KHYBER: Fear of losing ownership rights over natural forests by the residents of Tirah valley in Khyber tribal district and negative propaganda by timber smugglers are impeding the efforts of forest department to extend its laws to the region, according to sources.
Officials, however, said that they had not yet given up their efforts and were in constant contact with local elders of the picturesque valley to explain to them the importance of forest protection laws.
Forests in the merged districts are still considered as a collective property of the tribes on whose regions these forests, though natural, exist.
Mohammad Shakeel, the district forest officer, told Dawn, that the department initiated a dialogue with local stakeholders (mostly tribal elders) and so far held three major jirgas with them, explaining to them and assuring them that their interests would be safeguarded with the extension of necessary laws and categorisation of the forests.
Elders fear losing forest ownership rights
Malak Mardan, an elder of Zakhakhel tribe who was member of the jirga that held negotiations with forest department officials, said that although they also expressed their concerns over the illegal cutting of forest and smuggling of timber out of Tirah, yet they were not fully convinced about official assurances regarding adequate share in the income from forests after the extension of the relevant laws to the region.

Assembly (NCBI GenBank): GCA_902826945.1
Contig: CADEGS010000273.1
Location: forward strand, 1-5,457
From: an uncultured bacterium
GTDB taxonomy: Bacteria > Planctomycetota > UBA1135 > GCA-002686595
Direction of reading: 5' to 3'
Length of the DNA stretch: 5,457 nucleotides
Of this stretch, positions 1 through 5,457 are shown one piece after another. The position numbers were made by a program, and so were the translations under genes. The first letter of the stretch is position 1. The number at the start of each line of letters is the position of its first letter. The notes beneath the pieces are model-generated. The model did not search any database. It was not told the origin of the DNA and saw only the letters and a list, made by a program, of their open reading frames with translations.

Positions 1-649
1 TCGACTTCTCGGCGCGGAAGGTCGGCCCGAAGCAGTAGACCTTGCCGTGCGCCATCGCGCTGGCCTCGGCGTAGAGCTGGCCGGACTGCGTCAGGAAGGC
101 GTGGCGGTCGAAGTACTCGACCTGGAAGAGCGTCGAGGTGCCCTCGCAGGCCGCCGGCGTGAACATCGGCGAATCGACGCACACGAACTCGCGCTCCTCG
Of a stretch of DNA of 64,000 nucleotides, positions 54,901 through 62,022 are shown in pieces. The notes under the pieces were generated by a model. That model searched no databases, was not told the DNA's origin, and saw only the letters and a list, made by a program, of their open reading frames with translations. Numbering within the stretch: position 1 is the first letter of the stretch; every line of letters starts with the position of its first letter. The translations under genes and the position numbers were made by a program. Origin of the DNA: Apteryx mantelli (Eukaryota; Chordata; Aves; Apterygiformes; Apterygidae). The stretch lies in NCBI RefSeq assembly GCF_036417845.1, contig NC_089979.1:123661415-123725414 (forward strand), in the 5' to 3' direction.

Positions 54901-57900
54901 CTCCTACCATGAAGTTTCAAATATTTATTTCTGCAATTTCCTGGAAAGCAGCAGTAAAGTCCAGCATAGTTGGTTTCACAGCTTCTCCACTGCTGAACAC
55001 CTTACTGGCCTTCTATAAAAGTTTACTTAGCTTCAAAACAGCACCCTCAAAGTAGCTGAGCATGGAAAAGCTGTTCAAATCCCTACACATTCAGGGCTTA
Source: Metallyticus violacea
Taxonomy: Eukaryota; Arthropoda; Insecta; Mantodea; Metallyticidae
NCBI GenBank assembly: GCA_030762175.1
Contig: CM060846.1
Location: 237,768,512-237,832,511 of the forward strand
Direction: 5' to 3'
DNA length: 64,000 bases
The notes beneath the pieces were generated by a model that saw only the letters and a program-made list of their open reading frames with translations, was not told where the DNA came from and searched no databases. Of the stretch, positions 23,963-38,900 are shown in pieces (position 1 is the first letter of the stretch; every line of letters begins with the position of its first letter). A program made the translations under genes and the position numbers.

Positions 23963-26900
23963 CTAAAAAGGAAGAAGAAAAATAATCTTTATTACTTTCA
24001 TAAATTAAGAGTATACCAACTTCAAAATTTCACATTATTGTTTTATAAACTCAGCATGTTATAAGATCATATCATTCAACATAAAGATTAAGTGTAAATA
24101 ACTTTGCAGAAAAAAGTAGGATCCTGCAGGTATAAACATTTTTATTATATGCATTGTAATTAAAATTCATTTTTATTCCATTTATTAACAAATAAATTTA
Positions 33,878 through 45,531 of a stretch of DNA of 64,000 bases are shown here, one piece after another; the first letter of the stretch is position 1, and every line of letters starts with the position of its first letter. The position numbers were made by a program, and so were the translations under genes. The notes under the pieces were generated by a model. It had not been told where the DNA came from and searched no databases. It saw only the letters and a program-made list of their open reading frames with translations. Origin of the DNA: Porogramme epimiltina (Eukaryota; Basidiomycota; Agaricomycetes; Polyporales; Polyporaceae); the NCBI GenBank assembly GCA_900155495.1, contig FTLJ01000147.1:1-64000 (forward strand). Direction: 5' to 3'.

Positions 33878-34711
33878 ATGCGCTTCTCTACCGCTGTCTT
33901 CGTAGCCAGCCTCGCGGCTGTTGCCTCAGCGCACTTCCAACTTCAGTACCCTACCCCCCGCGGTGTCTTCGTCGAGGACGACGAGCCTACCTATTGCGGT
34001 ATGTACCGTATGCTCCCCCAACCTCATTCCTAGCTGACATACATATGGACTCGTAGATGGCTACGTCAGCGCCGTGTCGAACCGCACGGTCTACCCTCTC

He said that the tribal elders also refused to form government-sponsored committees for the protection of forests as they already had their own local committees that were taking care of their forests efficiently.
Malak Wadan Khan, a Qambarkhel elder, told this scribe said that they had little faith in the official assurances as successive governments frequently changed their policies without taking the actual stakeholders into confidence.
However, the department has established checkposts at the entry and exit points of Tirah with the assistance of local police to keep an eye on the smuggling of timer.
It succeeded in apprehending three vehicles loaded with illegally felled forest trees at a checkpost in Malakdinkhel area. The drivers were arrested and the vehicles were impounded.
“This is the maximum we can do as of now. We cannot go deep into the forests and stop illegal cutting due to absence of any law in the tribal districts for protection of local forest,” said Mr Shakeel.
He said that forests in tribal districts were not formally handed over to the department.
“The local forests have so far not been categorised and marked as protected forest, reserved forest, guzara forest or protected waste land as per the forest protection laws,” he added.
The official said that his department even offered a sponsored tour of Hazara and Malakand regions to the Tirah elders to show them and assure them that they would get maximum benefit from their forests rather than losing it after extension of the relevant laws.
He, however, regretted that an organised timber mafia was spreading negative propaganda against their efforts to preserve the natural forest.
He said that timber smugglers, who were not the original owners of the forests and were mostly outsiders, feared to lose their hold on the forests.
The residents of Tirah have also raised their voice for the protection of precious forests and have called upon the authorities to take practical steps to discourage illegal forest cutting and smuggling of timber out of the valley.
Ali Akhtar, a young local social activist, told Dawn that the ruthless cutting of forest was one the one hand affecting the God-gifted natural beauty of the valley while on the other hand it was also adding to the rising of temperature in surrounding localities.
Published in Dawn, June 24th, 2021